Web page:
Open Source Inbounding, Pt. 1 : How I Learned to Stop Worrying and Love Upstream

Using open source in software products is a hot topic, especially from the perspective of the supply chain attacks exploiting external software dependencies. In view of the global push to ensure the safety and security of the software supply chains, it is paramount to know what components go into your software product.

Open source software is a crucial part of almost every product out there, making it an absolute necessity to follow certain practices when using open source within one’s software.

Open source inbound usage, also known as open source inbounding, is a process of consuming open source software as a part of the software products and services. According to Synopsys, up to 99% of the reviewed codebase contains some form of open source components, while White Source states that 60% to 80% of the modern web applications contain open source.

The use of open source has its advantages and its risks. The main risk stems directly from the open source advantages. Since the upstream open source code contribution is governed with an extremely varied degree of scrutiny and diligence, one cannot guarantee that open source code is uniformly safe to use.

In addition, there is no guarantee that an upstream open source code will retain the assigned open source license, or stay open source at all (see the Elastic, MongoDB, and Grafana cases). One cannot also predict if an upstream open source project will continue to be maintained.

To read more on the open source risks, please check the following article series by Dawn Foster: Navigating Open Source Risk: Licensing, and Navigating Open Source Risk: Contributor and Organization Risks

Before dealing with the open source dependencies, I think we should define what software should generally achieve. In no particular order:

  • It’s always nice to deliver on the planned features. 
  • It certainly is good to build secure and high quality software.
  • It is very practical to follow reliable release processes, while providing build reproducibility and maintainability. 
  • All the while complying with the licensing, copyright, and intellectual property requirements. 

Ensuring that all of the above is accounted for is always a game of balance.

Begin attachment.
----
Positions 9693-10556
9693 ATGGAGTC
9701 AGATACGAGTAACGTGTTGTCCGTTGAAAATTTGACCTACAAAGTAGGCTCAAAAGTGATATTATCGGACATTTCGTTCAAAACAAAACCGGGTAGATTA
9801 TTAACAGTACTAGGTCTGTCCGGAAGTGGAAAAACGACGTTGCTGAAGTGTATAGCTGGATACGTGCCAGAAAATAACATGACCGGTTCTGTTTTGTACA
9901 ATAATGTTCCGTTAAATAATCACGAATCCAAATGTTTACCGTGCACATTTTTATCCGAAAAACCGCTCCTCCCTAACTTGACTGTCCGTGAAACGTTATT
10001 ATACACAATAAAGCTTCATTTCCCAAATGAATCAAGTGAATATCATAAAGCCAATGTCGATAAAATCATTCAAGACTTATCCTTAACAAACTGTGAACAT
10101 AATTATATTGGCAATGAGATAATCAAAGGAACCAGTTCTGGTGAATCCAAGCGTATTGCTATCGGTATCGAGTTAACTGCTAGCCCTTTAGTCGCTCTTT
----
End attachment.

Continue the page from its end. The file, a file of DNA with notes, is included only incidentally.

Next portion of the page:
Now with the goals at hand, we can explore the pitfalls that are waiting for us while using open source components. I’ll do it in a form of Do’s and Don’ts:

  • Do not presume that community repositories follow the same quality and security practices as you do. 
  • Do not assume that community artifacts are safe to use or to re-distribute. 
  • Do know all your dependencies, including transitive ones (the dependency of a dependency). These transitive dependencies are just as important as the direct dependencies.
  • Do not ignore binary dependencies, since they pose the same security and legal risk as source code dependencies. 
  • Do not forget the product or service build toolchains when evaluating security and legal risks. 
  • Do have a backup plan in case an upstream open source dependency isn’t feasible to use (due to a license change, lack of maintenance, excessive vulnerability profile, etc.). 

What can we do to address these risks? The approach I would suggest is multi-stage:

  • To address availability and build reproducibility requirements, make sure to mirror the open source dependencies locally (both source code and binary artifacts); and build your software using these local mirrors. 
  • To minimize potential security threats, strive to build from source code. When it is necessary to use pre-built binaries, use only the authoritative package versions obtained from the sources that you trust. 
  • To ensure a secure supply chain, both the repository mirrors and the build systems should be securely deployed and configured. Regular security audits are also needed to ensure the system continues to be safe. 
  • To address both security and compliance requirements, SBOM (Software Bill of Materials) is needed to keep track of all the components in your software product
  • Source code package is needed for the source code audit, license compliance verification, as well as keeping component provenance data (this will ensure the precise software build can be reproduced). A local mirror will help in retaining the source code package. 
  • Whenever you consider changes to the open source component (bug fixes, vulnerability updates, feature implementations), do not hesitate to contribute these changes upstream. This simplifies your software maintenance and in the end this approach benefits the whole community. 

By no means this summary will cover absolutely everything around inbound open source usage, yet I’d like to think it will set a right direction for anyone using open source in their projects.

In conclusion, using open source is encouraged and shouldn’t be an obstacle to developing software, as long as you inbound open source responsibly and in a secure way.

One of the key phrases in this article is a trusted source. I will talk about this in the second part of this blog series.


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